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McDonald’s turquoise arches go viral but they were painted 20 years ago

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    A desert friendly McDonald's with teal arches. (Courtesy Nicholas R. Gioello,Community Development Department of Sedona)

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    There's something special about this Arizona McDonald's. (iStock/Reuters)

McDonald’s iconic golden arches are known the world over, but one Arizona restaurant is causing a lot of stir for its giant M – which is colored turquoise.

There have been numerous reports over the past few days that a McDonald’s in Sedona would have been prevented from opening unless it followed stringent laws that dictate the color of buildings in the city, which has spectacular views of the desert.

McDonald's forced to open its first ever turquoise arches

But the truth is that the restaurant opened over 20 years ago, and the battle over the blue-green arches was hardly a skirmish, says Nicholas Gioello, development services manager for Sedona’s Community Development Department.

Sedona, which incorporated as a city in 1988, was still firming up its exterior building and signage restrictions a few years later when McDonald’s proposed to build a restaurant there.  

At the time, Gioello said, local officials wanted all businesses to blend into the natural landscape of desert and red rock, and when McDonald's franchise owner Greg Cook approached the Community Development Department, they worked together and came up with the turquoise color.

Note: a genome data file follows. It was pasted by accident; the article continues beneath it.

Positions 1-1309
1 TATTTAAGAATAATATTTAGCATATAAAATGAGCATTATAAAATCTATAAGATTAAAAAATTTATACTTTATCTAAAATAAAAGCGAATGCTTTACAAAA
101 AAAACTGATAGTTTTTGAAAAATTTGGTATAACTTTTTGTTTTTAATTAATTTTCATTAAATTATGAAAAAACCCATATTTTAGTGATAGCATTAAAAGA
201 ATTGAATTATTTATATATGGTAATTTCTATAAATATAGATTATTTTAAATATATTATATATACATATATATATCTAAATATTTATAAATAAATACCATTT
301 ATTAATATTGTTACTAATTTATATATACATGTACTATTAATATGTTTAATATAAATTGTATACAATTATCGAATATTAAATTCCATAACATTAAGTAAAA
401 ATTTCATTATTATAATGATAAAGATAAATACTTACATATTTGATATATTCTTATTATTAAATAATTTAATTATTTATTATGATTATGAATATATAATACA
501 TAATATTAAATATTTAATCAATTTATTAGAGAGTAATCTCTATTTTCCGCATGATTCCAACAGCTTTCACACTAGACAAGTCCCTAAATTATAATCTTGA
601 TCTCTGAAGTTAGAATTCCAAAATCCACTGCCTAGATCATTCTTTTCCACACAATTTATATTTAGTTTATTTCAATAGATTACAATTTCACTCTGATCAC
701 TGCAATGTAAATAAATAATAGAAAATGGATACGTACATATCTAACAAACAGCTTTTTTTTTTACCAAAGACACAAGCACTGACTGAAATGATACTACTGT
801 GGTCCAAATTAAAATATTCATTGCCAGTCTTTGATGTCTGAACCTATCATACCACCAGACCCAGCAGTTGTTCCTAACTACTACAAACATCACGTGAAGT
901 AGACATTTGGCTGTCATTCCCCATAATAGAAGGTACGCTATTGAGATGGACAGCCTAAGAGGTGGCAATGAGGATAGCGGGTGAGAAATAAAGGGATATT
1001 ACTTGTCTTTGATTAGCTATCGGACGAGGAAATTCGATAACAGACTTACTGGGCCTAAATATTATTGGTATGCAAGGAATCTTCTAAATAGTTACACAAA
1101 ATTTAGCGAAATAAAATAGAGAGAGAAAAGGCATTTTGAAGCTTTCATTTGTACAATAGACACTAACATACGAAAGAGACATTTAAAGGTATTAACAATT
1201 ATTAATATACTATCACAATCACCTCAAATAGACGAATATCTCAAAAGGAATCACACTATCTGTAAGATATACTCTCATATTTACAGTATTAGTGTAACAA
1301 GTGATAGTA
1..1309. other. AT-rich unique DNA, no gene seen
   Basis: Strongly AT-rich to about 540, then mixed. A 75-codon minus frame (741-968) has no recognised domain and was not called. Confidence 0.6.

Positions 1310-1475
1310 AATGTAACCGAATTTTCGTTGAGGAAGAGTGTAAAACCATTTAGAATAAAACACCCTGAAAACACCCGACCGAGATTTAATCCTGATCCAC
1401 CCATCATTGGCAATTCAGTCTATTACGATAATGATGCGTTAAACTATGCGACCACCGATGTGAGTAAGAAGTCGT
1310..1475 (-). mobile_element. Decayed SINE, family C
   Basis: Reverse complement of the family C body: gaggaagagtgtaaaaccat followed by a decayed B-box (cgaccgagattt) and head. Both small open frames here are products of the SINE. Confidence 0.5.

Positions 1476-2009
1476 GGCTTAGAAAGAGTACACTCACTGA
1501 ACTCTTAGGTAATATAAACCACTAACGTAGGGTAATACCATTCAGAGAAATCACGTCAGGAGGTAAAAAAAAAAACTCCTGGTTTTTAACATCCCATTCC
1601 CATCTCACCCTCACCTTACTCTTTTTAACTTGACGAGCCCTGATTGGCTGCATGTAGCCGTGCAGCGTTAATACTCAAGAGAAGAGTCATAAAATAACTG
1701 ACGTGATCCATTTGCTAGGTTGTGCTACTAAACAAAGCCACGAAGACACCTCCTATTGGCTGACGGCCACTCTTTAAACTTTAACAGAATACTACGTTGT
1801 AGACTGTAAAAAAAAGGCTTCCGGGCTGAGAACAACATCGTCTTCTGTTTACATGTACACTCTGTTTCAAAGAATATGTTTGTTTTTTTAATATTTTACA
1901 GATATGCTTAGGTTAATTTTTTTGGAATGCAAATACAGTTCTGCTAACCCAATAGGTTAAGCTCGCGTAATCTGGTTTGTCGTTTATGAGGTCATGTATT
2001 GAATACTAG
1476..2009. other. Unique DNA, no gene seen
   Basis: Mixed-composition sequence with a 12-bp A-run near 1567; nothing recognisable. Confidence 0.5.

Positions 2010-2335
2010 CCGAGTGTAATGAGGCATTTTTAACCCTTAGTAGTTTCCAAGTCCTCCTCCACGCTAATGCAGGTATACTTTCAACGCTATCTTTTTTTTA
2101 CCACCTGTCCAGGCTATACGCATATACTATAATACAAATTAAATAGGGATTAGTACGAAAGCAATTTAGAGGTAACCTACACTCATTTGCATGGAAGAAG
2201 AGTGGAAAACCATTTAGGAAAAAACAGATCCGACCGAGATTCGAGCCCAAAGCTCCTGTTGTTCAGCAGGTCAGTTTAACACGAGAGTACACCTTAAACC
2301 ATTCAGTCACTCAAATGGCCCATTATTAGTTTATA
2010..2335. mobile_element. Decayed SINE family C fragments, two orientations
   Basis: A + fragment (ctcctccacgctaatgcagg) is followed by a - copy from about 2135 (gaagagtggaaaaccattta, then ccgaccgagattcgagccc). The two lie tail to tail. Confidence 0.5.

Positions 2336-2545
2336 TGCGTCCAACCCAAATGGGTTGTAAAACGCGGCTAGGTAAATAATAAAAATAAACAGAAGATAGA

“If they had really wanted, the city may have accepted the yellow logo,” Gioello told FoxNews.com,

The McDonald's is located along the edge of a shopping center that had mostly teal and red signage during the mid 1990s, so the community development director at the time suggested the restaurant adopt a similar look. It took less than a year to be approved and constructed, and it opened in May 1993.

Today, the city continues to enforce specific regulations for builders to follow, including sign brightness, exterior lighting and the colors of building materials. 

“We want everything to blend into the natural surroundings, which includes mostly earth tones,” Gioello said. “The view is really why people come to Sedona.”

To his knowledge, Sedona’s McDonald’s remains the only one without the company’s signature golden arches.

Calls to McDonald's corporate headquarters were not returned.

But Rhonda Grundemann, a former spokeswoman for Arizona McDonald's restaurants, confirmed to FoxNews.com that the Sedona restaurant opened in 1993 and said that the teal arches were mandated by the city at the time the restaurant was developed. She also sent this statement from Greg Cook, the franchise owner:  “Twenty one years later, we're happy to still be a part of the Sedona community." 

Gioello said he isn’t sure exactly why the turquoise arches are taking off online but he’s happy.  Over the years, the restaurant has become a local tourist attraction and he hopes the media attention will attract more visitors to the picturesque city.

“I’ve seen people get out and take pictures in front of the sign with their families.”  

A quick social media search reveals dozens of poses around the cool-hued signs like this: 

Now that the signs are buzzing once again, reactions on Twitter ranged from excited:

to confusion:

 

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